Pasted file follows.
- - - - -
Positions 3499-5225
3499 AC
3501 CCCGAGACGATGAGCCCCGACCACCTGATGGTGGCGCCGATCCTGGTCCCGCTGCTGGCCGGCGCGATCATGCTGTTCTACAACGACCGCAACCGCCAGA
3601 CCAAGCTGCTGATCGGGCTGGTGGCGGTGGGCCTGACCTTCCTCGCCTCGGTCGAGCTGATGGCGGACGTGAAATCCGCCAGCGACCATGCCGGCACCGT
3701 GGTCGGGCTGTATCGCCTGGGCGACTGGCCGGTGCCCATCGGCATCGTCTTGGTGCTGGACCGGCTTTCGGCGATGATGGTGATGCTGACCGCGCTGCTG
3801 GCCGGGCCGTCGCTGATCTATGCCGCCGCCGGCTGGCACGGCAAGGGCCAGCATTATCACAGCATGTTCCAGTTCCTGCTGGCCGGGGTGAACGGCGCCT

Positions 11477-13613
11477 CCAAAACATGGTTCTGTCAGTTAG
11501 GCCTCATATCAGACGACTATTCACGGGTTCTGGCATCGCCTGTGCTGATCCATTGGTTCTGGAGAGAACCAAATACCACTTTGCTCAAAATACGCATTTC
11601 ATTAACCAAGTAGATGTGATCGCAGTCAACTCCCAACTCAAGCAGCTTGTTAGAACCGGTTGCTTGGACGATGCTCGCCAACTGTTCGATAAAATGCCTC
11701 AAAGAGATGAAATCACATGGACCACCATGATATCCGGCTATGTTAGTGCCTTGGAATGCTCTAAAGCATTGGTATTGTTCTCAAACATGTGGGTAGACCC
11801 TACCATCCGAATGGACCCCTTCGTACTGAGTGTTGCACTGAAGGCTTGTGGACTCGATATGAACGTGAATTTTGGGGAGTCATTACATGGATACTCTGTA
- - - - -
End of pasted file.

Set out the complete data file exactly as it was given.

Positions 3499-5225
3499 AC
3501 CCCGAGACGATGAGCCCCGACCACCTGATGGTGGCGCCGATCCTGGTCCCGCTGCTGGCCGGCGCGATCATGCTGTTCTACAACGACCGCAACCGCCAGA
3601 CCAAGCTGCTGATCGGGCTGGTGGCGGTGGGCCTGACCTTCCTCGCCTCGGTCGAGCTGATGGCGGACGTGAAATCCGCCAGCGACCATGCCGGCACCGT
3701 GGTCGGGCTGTATCGCCTGGGCGACTGGCCGGTGCCCATCGGCATCGTCTTGGTGCTGGACCGGCTTTCGGCGATGATGGTGATGCTGACCGCGCTGCTG
3801 GCCGGGCCGTCGCTGATCTATGCCGCCGCCGGCTGGCACGGCAAGGGCCAGCATTATCACAGCATGTTCCAGTTCCTGCTGGCCGGGGTGAACGGCGCCT

Positions 11477-13613
11477 CCAAAACATGGTTCTGTCAGTTAG
11501 GCCTCATATCAGACGACTATTCACGGGTTCTGGCATCGCCTGTGCTGATCCATTGGTTCTGGAGAGAACCAAATACCACTTTGCTCAAAATACGCATTTC
11601 ATTAACCAAGTAGATGTGATCGCAGTCAACTCCCAACTCAAGCAGCTTGTTAGAACCGGTTGCTTGGACGATGCTCGCCAACTGTTCGATAAAATGCCTC
11701 AAAGAGATGAAATCACATGGACCACCATGATATCCGGCTATGTTAGTGCCTTGGAATGCTCTAAAGCATTGGTATTGTTCTCAAACATGTGGGTAGACCC
11801 TACCATCCGAATGGACCCCTTCGTACTGAGTGTTGCACTGAAGGCTTGTGGACTCGATATGAACGTGAATTTTGGGGAGTCATTACATGGATACTCTGTA